mardi gras polo How Sicilian oranges are being made into clothes
From fashion to energy the rind and seeds of Sicily’s most famous citrus fruit, the humble orange, are being used in a range of greener, healthier business initiatives.
In 2011, Adriana Santonocito was a design student in Milan when she first had the idea of making sustainable textiles from what was naturally abundant, and widely wasted, in her native Sicilian city of Catania.
Chemical processMs Santonocito’s concept was inspired by a question posed in her university dissertation. Could a luxurious silk foulard be made from citrus by products, that would otherwise be thrown away or fed to cattle?
The question was particularly relevant in Sicily, where many thousands of tonnes of citrus fruit are juiced every year, leaving massive amounts of waste.
The 39 year old found her answer in the university’s labs, and it earned her a patent.
It was already known that cellulose could be extracted from orange rinds. But Ms Santonocito discovered that, using chemical reagents, it could then be turned into yarn, which could be dyed and blended with other textiles, such as cotton or polyester.
Together with her university colleague Enrica Arena, she founded Orange Fiber in 2014, and set about selling the silk like material to clothes makers.
This year, the famous Italian fashion label Salvatore Ferragamo used it in its spring summer collection. The aim was to make its high end shirts, dresses and foulards more sustainable.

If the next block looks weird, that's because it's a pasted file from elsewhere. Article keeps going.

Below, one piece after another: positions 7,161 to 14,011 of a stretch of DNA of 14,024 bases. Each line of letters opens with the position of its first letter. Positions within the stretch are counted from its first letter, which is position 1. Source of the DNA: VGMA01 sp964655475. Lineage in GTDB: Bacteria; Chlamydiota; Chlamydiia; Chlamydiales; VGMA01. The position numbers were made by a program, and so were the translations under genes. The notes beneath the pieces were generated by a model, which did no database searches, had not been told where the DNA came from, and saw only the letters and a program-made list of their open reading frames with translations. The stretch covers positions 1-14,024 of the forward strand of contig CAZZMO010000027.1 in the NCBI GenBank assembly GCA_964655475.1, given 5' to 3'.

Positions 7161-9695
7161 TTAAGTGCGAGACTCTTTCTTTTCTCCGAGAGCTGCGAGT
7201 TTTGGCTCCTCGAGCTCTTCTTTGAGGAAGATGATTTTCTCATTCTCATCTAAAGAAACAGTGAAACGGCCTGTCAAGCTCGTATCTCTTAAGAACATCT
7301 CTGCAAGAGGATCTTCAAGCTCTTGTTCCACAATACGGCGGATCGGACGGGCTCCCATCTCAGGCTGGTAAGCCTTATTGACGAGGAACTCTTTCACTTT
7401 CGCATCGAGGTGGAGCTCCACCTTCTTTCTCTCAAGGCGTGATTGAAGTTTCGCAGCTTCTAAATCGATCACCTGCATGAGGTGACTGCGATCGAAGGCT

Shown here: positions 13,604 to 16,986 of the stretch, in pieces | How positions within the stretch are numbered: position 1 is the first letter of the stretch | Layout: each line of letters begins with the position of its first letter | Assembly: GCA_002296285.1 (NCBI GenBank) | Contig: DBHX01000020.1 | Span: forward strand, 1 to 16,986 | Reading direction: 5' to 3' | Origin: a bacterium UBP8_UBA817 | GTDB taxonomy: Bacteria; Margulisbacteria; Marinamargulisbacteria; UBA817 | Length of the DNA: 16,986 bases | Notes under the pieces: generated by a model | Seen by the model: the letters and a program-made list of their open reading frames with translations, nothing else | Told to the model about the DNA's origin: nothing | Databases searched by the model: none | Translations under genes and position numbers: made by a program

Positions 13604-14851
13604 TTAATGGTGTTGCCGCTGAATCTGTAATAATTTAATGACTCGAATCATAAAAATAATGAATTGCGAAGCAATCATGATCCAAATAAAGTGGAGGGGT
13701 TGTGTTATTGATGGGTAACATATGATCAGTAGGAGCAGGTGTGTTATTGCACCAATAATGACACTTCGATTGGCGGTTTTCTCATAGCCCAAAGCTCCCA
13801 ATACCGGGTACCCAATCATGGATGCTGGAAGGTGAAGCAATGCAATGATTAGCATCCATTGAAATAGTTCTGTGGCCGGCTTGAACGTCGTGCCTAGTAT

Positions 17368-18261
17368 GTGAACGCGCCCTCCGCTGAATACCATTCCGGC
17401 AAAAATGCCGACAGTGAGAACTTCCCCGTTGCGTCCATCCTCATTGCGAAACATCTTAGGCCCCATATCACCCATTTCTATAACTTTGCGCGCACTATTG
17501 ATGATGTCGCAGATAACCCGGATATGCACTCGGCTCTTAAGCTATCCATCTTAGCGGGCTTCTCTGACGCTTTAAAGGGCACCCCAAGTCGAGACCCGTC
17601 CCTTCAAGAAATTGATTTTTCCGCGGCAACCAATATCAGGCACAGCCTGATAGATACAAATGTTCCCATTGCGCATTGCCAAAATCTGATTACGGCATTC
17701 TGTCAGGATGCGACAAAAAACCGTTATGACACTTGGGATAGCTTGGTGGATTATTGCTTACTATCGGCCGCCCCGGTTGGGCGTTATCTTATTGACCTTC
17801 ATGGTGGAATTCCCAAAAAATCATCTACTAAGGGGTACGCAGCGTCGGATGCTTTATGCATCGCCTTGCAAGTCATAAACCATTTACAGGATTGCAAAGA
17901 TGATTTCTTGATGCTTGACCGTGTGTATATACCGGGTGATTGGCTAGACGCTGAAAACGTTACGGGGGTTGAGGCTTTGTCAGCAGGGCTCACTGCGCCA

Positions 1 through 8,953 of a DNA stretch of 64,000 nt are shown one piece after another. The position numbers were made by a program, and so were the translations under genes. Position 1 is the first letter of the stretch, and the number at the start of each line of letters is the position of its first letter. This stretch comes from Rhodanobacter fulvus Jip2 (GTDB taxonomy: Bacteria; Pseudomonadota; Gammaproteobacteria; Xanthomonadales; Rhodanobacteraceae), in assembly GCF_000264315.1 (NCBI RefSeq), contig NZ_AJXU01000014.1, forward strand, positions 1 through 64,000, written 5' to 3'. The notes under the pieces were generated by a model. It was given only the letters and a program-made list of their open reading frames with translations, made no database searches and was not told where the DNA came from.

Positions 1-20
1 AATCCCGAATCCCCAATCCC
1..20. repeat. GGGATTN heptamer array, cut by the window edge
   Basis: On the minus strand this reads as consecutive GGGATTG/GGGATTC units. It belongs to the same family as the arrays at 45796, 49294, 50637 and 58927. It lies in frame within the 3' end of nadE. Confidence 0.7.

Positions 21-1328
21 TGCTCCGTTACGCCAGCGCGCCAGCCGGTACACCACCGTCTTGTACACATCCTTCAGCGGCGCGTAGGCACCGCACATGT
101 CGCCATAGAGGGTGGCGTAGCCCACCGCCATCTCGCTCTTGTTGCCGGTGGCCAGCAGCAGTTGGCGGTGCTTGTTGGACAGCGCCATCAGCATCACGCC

Orange Fiber, which now has a team of 12 people, operates from a local juice processing plant, where it gets its waste material for free.
The business is partially seasonal, operating during the months of the year when the juice maker works. But once the orange rind has been transformed into cellulose, it can be put in storage for use later.
Antonio Perdichizzi, an early investor in Orange Fiber, says the firm stood out to him because, unlike most innovative start ups in Italy, it isn’t digital.
“Italy doesn’t invest much in innovation, but brilliant ideas and skills win despite a lack of resources,” he adds.
Rosario Faraci, a professor of business, economics and management at the University of Catania, says the firm is an example of how “creativity and entrepreneurial spirit” is creating new jobs and businesses in the region.
Fibre not fat Oranges could also make baked goods healthier, and stay fresher, thanks to a new procedure which transforms them into an innovative fat free flour.
The new technique is currently being tested at the University of Catania and results are encouraging.
At the moment, almost all bakers use fat, such as butter or margarine in their cooking.
But according to the research, half of this fat could be replaced by using flour obtained from orange rinds, seeds, and part of the pulp not used in juice making.
Like Orange Fiber, the researchers obtain the raw materials they need from local juice makers. They wash the rinds to remove the bitter flavour, then dry, process and whiten what remains.
Salvatore Barbagallo, a professor of agriculture at the University of Catania, says the flour is “perfectly sustainable” and costs almost nothing to produce. It also has “no impact” on the taste and fragrance of food that contains it.
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His researchers made 300kg of the flour and got local bakers in Acireale, near Catania, to try it out.
The cooks, known for being conservative about new ingredients, were all happy with the results and could taste no difference in their pastries.